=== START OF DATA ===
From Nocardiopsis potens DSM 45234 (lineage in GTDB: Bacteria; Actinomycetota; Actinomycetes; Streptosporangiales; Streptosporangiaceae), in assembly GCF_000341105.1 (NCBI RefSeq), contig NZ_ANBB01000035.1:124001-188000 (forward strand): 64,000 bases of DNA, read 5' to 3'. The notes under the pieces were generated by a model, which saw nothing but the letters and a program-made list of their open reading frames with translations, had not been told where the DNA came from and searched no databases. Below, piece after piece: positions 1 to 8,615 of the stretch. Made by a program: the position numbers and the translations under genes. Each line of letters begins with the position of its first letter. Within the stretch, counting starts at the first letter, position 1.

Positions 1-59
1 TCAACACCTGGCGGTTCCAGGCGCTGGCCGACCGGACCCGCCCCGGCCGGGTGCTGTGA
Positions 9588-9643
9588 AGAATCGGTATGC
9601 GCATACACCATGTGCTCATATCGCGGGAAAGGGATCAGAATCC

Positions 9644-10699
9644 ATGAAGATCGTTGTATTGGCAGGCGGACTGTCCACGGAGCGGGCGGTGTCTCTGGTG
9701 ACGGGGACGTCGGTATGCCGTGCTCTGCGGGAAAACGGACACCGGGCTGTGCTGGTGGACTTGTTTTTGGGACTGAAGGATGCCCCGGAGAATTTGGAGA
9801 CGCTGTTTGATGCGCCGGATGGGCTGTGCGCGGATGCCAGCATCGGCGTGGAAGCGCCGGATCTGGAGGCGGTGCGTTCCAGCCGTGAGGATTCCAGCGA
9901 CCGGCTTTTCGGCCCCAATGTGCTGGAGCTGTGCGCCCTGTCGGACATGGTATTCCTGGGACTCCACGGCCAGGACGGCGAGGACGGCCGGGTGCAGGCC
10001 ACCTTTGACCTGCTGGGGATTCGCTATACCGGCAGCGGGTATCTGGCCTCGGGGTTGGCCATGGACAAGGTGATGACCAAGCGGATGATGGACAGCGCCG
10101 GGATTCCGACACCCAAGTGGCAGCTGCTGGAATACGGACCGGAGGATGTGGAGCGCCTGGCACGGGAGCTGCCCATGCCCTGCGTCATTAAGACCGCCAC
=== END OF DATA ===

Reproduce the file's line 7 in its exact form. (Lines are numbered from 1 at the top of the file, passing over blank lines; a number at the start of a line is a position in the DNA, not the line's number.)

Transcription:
Positions 9644-10699